What is the subject of this sentence:
With great power must also come great responsibility!
It’s either with great power or great responsibility.
Think about it again. Are you sure of your choice? Did you change your mind?
I asked Twitter and was surprised at the results.
I’m in the minority here. In my opinion, the subject is with great power. Let me explain. *Thwip* Continue reading “The grammar of “With great power must also come great responsibility””
Hey, remember when I wrote about the YUNiversity and their crazy ideas on what a subject is? Remember how they said the subject of sentence is ALWAYS a noun? Well, they’re not the only ones in crazy grammar town. Grammarly also likes to play fast and loose with grammatical subjects. Check it:
First off, not every sentence needs a subject. Most do, but not all. For example, imperative sentences do not have subjects because the subject is often implied:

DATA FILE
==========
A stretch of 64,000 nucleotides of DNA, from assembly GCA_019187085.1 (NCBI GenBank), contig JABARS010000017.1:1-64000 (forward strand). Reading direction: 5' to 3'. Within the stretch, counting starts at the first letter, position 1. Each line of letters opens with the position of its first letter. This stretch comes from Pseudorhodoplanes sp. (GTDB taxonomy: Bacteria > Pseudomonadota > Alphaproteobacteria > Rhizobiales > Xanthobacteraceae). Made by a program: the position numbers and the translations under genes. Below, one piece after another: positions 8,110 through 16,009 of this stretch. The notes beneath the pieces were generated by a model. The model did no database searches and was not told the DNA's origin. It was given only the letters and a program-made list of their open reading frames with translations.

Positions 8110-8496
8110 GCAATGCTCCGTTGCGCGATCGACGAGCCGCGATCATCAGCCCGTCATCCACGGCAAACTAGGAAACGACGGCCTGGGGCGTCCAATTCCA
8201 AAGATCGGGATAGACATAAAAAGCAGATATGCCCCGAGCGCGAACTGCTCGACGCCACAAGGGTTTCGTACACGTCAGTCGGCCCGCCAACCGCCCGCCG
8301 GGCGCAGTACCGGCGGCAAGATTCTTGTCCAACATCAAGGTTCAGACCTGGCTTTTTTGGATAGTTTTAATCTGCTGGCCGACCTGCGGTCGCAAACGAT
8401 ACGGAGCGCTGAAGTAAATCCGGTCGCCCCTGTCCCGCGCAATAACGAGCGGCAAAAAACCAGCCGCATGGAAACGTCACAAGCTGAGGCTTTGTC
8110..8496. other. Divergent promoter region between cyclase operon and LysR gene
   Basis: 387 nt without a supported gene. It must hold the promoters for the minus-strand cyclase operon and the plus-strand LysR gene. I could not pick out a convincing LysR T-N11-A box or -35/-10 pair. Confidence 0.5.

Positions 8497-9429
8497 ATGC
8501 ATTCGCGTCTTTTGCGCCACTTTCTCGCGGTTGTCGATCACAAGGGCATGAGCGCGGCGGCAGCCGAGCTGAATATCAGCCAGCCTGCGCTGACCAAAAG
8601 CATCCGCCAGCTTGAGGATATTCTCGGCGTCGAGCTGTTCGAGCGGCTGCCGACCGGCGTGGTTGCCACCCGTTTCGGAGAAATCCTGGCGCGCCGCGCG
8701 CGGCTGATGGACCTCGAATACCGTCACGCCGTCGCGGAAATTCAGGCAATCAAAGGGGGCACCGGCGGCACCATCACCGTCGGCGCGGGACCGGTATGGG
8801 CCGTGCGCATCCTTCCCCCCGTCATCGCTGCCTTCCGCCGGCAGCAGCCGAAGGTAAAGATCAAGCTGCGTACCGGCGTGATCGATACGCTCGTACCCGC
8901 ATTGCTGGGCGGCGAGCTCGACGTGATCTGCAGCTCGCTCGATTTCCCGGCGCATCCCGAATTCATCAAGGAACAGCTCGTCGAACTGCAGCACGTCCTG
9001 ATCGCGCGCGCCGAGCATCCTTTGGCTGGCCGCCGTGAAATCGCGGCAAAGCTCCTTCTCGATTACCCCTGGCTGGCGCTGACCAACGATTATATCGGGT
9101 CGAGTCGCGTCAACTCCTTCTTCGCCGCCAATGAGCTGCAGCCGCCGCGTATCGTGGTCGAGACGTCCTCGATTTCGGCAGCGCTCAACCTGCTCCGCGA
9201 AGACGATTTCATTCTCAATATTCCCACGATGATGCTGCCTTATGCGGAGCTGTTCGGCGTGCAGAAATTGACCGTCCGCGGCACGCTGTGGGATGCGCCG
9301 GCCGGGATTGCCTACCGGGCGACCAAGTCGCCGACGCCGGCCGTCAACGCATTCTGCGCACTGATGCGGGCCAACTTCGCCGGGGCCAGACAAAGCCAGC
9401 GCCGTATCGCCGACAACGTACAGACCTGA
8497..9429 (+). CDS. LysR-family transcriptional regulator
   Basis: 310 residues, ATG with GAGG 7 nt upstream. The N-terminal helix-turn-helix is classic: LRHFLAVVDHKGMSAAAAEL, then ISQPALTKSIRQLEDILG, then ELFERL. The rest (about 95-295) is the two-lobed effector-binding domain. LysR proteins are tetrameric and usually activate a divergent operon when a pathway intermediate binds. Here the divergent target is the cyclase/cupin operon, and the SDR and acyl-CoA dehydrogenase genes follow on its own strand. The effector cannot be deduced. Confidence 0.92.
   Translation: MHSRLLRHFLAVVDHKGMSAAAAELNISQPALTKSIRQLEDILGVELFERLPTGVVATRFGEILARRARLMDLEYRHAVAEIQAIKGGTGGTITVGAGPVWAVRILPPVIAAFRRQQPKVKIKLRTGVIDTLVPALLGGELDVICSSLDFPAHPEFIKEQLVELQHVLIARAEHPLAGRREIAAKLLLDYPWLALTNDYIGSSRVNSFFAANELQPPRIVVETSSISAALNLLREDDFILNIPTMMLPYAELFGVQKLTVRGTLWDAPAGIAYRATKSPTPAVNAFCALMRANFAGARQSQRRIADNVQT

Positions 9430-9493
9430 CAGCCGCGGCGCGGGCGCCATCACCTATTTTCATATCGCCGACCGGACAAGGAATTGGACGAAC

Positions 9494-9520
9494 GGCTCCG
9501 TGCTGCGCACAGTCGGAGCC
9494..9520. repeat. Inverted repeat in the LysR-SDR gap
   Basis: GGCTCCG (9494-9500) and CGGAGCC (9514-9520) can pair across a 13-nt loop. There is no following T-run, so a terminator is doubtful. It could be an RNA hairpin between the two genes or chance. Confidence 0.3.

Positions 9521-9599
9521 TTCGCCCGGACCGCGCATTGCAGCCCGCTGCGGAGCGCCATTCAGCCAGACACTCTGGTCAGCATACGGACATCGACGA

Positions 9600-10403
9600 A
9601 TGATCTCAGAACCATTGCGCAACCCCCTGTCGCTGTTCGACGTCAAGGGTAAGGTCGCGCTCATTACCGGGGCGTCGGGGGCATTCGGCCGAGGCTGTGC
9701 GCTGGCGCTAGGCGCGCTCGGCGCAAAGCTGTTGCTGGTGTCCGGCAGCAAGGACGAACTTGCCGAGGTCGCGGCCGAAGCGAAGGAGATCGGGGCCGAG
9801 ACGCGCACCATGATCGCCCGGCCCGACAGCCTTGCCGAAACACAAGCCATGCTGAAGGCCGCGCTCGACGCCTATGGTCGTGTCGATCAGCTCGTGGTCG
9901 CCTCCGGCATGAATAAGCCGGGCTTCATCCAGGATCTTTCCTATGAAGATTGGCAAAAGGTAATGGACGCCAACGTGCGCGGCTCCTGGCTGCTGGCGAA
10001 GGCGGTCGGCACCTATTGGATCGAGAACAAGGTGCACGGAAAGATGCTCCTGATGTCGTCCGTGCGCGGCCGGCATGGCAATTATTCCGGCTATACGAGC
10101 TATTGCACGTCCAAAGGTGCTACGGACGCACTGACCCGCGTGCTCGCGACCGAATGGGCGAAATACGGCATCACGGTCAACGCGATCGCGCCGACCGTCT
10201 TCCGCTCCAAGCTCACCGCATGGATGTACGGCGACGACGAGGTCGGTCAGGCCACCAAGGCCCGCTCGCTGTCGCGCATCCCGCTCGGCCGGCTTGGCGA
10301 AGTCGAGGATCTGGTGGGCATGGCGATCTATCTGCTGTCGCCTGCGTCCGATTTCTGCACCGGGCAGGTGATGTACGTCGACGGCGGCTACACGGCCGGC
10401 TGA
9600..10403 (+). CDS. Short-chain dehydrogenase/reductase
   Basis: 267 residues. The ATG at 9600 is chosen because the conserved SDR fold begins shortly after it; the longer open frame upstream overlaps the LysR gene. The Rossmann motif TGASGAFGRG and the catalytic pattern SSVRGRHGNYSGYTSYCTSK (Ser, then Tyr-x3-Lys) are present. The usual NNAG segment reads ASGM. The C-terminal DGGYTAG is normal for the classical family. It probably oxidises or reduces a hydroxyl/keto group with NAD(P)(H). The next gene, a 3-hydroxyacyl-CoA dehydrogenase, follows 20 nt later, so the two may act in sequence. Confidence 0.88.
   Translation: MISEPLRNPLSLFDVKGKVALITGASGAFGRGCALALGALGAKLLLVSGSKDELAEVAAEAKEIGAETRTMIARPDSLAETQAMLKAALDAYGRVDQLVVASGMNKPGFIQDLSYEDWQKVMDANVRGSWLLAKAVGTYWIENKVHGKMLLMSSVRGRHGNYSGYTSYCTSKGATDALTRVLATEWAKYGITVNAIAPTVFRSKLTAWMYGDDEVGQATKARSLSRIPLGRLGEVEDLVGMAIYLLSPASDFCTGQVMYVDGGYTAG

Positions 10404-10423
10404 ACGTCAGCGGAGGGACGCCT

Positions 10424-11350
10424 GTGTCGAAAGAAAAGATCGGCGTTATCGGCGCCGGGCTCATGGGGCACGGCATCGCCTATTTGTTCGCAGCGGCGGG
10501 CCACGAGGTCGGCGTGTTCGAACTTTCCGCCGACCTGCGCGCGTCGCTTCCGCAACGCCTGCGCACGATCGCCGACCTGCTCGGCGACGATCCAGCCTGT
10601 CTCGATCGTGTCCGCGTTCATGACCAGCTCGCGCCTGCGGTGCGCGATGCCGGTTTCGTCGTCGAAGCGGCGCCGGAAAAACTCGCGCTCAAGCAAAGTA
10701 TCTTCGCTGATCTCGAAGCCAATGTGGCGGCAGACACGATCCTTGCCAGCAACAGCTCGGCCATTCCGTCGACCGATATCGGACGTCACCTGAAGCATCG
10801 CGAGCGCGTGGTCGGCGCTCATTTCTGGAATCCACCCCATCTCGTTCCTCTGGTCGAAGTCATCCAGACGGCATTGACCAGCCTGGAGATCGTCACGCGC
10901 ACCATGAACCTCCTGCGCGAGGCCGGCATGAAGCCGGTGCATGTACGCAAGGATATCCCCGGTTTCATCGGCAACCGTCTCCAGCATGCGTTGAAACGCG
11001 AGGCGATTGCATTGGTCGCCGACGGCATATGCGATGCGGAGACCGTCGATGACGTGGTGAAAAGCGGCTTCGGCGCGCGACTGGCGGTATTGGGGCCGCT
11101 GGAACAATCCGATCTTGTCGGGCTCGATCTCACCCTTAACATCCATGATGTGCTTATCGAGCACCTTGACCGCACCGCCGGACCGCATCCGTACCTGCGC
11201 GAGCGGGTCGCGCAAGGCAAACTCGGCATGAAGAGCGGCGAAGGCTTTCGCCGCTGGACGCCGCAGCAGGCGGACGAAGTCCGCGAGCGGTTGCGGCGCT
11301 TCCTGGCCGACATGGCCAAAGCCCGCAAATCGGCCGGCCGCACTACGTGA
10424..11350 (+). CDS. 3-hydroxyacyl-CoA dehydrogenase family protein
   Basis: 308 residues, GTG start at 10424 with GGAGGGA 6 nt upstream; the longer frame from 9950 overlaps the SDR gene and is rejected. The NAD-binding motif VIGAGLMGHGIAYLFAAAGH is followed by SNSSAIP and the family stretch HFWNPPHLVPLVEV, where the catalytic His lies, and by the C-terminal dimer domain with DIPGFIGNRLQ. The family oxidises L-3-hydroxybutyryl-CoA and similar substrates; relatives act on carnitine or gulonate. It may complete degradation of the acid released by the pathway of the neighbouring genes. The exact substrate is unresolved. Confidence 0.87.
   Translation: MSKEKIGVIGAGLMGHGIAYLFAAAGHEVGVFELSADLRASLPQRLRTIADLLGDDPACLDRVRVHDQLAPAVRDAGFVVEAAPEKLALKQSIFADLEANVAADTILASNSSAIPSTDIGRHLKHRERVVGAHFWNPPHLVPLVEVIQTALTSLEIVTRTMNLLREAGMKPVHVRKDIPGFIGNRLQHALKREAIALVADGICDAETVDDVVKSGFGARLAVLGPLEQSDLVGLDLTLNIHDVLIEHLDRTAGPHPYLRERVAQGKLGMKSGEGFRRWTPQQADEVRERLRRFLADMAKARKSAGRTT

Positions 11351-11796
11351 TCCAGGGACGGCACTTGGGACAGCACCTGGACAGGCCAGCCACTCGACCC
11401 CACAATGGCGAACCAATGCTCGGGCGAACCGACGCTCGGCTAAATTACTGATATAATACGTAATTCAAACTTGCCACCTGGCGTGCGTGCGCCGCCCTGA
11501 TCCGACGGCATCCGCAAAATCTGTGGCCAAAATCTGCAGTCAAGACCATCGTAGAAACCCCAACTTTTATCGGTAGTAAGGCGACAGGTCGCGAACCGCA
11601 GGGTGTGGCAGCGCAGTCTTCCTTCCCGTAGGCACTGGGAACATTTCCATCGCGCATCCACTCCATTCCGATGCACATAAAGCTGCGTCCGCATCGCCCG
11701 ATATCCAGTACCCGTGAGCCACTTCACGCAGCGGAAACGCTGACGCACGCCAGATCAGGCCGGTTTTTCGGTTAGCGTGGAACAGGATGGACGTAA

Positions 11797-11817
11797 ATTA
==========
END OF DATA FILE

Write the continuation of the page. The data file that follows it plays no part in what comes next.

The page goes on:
Just do it.
Don’t worry, be happy.
Get to the choppaaaaaaaa!
What’s a little crazy is that Grammarly uses an imperative sentence as an example to show that nouns can act as objects. Do they think that Give is the subject of their example sentence? (Narrator’s voice: It’s not. The sentence doesn’t have a subject.)
Second, like I said in the YUNiversity post, the subject of a sentence in English is not always a noun. It often is, but not always. The following can act as the subject in English:
Dummy it – It’s hot.
Unstressed/existential there – There’s plenty of time.
Prepositional phrase – Up in the front will suit me fine.
Adverb phrase – Gently does it.
Adjective phrase – The comic told some funny jokes.
All types of clauses – That he failed his driving test surprised everybody.; What Grammarly wrote online shocked me.
The rest of the info on the Grammarly blog post is pretty good, so that’s nice. I don’t know if Grammarly is copying stuff off of YUNiversity or if it’s the other way around. But somebody is cheating off somebody.